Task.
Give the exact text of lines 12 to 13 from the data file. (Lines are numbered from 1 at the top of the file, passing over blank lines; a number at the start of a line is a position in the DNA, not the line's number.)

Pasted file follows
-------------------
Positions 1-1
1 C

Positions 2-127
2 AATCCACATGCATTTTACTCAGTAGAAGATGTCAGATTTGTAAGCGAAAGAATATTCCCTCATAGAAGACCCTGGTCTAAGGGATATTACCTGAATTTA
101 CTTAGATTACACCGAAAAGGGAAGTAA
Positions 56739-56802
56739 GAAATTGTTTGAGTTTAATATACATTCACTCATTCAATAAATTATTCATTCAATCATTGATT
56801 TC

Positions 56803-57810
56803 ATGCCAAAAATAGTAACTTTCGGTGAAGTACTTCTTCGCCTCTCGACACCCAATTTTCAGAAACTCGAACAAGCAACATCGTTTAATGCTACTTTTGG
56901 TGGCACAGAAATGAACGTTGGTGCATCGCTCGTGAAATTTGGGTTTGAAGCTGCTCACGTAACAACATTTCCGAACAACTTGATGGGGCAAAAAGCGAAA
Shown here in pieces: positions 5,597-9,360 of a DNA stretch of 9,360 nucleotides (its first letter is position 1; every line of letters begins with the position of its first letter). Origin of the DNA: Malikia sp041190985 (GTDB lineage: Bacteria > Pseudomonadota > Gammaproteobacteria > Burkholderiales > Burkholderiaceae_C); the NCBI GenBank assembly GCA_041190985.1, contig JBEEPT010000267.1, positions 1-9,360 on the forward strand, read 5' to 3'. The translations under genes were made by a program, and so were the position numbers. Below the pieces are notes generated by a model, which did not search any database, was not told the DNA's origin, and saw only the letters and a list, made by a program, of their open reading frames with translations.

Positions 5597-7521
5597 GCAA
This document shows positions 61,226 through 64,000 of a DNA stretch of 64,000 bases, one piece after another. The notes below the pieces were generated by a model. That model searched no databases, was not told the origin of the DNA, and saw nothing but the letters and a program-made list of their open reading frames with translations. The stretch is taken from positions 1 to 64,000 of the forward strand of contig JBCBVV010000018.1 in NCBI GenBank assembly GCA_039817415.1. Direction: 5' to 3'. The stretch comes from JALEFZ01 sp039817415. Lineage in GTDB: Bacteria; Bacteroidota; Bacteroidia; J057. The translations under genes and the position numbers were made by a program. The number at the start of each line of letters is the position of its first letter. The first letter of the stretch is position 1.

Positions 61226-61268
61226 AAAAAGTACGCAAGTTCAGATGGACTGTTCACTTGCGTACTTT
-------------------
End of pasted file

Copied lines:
Shown here in pieces: positions 5,597-9,360 of a DNA stretch of 9,360 nucleotides (its first letter is position 1; every line of letters begins with the position of its first letter). Origin of the DNA: Malikia sp041190985 (GTDB lineage: Bacteria > Pseudomonadota > Gammaproteobacteria > Burkholderiales > Burkholderiaceae_C); the NCBI GenBank assembly GCA_041190985.1, contig JBEEPT010000267.1, positions 1-9,360 on the forward strand, read 5' to 3'. The translations under genes were made by a program, and so were the position numbers. Below the pieces are notes generated by a model, which did not search any database, was not told the DNA's origin, and saw only the letters and a list, made by a program, of their open reading frames with translations.

Positions 5597-7521